Moving forward through video feedback

Video feedback

Ever since Neil Morris’ research seminar in November on ‘Making technology-enhanced learning work for staff and students in Higher Education’, his name has been cropping up again and again in my conversations with staff here at Reading.

At the time I said I thought Neil’s talk was ‘powerful stuff’. There was a palpable sense of things being shaken up a little around here and a few light bulbs going off – institutionally and individually.

Following the seminar, Associate Dean Julian Park, who chairs the Digitally Ready Project Steering Group, brought together a small group of people with an interest in educational technologies to have a discussion with Neil over a late lunch.

The group proposed a short paper to be submitted to the University’s Sub-Committee on Delivery and Enhancement
 of Learning and Teaching (DELT) outlining a number of considerations in relation to technology-enhanced learning. This included their recommendation for the University to develop

‘quickly a digital learning strategy to underpin and provide priorities and guidance in relation to the enhancement of digital learning in and across the University.’

There are also discussions around a wider digital strategy for the University encompassing not only digital learning, but digital communication and marketing, infrastructure and digital development, and digital governance as well.

Schools and departments, too, have felt the impact. Digitally Ready is supporting a number of initiatives directly inspired by Neil’s talk. Matthew Nicholls, a senior lecturer in the Department of Classics who is one of our Digital Heroes, is experimenting with audio recording his lectures after Neil recommended this as ‘least effort for maximum gain’.

We’re also supporting Clare Furneaux from the Department of English Language and Applied Linguistics, who is carrying out a research study into student technology uses and attitudes. Neil has been helping Clare to refine the questionnaires for her initial survey.

Another technology Neil and his colleagues have experimented with to enhance dialogue with students is video feedback, both for individual and group feedback. Here’s a clip of Neil’s summary:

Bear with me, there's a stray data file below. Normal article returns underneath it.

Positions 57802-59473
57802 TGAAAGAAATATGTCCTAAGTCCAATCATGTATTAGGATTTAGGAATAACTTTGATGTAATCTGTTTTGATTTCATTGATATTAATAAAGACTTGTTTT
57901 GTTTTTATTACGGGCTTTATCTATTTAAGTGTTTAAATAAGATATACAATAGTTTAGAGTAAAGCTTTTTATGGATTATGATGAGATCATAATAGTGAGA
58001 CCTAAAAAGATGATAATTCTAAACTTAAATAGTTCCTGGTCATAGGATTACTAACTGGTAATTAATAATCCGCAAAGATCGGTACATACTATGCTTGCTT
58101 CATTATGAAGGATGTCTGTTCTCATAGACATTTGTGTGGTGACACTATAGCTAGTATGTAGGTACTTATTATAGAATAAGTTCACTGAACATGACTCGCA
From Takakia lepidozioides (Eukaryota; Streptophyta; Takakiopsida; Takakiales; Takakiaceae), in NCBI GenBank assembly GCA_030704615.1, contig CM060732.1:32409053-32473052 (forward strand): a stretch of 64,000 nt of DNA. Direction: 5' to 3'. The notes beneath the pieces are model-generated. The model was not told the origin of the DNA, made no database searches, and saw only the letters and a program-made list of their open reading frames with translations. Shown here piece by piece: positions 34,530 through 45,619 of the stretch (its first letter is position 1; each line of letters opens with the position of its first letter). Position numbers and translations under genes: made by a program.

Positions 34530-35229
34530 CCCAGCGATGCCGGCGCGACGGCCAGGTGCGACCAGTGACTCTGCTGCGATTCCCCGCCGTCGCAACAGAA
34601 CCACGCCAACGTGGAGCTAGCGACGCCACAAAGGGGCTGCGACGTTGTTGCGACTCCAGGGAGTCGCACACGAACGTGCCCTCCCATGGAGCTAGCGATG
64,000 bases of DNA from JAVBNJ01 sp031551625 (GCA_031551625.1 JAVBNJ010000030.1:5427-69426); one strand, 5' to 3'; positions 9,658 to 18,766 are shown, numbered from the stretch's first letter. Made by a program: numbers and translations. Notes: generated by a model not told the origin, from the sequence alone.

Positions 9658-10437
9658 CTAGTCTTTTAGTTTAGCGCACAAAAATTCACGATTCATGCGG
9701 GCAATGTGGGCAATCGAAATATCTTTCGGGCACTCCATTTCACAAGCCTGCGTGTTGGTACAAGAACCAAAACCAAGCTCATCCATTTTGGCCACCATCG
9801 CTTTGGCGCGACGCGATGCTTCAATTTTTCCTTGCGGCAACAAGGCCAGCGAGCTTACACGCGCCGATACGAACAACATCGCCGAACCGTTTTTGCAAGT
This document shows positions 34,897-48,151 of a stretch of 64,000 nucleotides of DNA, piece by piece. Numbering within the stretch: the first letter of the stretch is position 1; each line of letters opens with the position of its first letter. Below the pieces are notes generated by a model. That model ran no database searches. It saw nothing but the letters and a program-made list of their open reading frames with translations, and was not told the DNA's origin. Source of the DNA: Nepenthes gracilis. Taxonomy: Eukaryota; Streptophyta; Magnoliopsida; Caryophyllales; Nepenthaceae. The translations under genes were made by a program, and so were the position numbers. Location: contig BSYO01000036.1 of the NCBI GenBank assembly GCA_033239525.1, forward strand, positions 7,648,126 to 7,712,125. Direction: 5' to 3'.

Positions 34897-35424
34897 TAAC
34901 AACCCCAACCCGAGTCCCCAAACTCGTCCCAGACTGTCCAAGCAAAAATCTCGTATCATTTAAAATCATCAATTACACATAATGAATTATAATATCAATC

I’m particularly excited to hear that, as a result of Neil’s seminar, video feedback is making a bit of a comeback here at Reading, especially as Neil’s work was originally inspired by our video feedback project ASSET, which ran from 2008 to 2010. I guess some things just come home.

ASSET was a JISC-funded initiative here at Reading considering the use of video feedback and encouraging staff to experiment with the use of video to provide feedback and feed-forward to students.

The project team created a web-based resource, ASSET, to enable staff to easily upload audio-visual materials to their own module area within ASSET. Students could then copy their favourite video/audio clips into their own customisable playlists to revisit as and when they chose. The ASSET project led to the development of a video dropbox as an element within the University’s VLE Blackboard.

But technology has moved on, so it’s time to find out how staff have bedded down with this approach to feedback. Julian Park, who happens to be a member of the original ASSET project team, has invited staff to share any examples of good practice in the use of video feedback.

If you’re not using video feedback already, here’s why you might want to: Research has shown that high-quality and timely feedback can engage and motivate students and help them do better in subsequent assignments (‘feed forward’). But giving effective feedback and maximizing student engagement is a real challenge and the feedback process can be frustrating for both staff and students. That’s where video feedback comes in.

Video feedback

  • supports rapid generic feedback to students
  • motivates students through expression and tone
  • accommodates different learning styles
  • allows staff to say a lot within a short space of time
  • overcomes common issues with written feedback, such as illegible handwriting
  • feedback can be replayed

If you’d like to find out more, a good place to start is the ASSET website which is still live at www.reading.ac.uk/videofeedback.

And if you are using video feedback, we’d love to hear from you! Please get in touch with me at n.guggi@reading.ac.uk or contact Julian Park (j.r.park@reading.ac.uk). We’ll be showcasing some of your examples here on the blog shortly.

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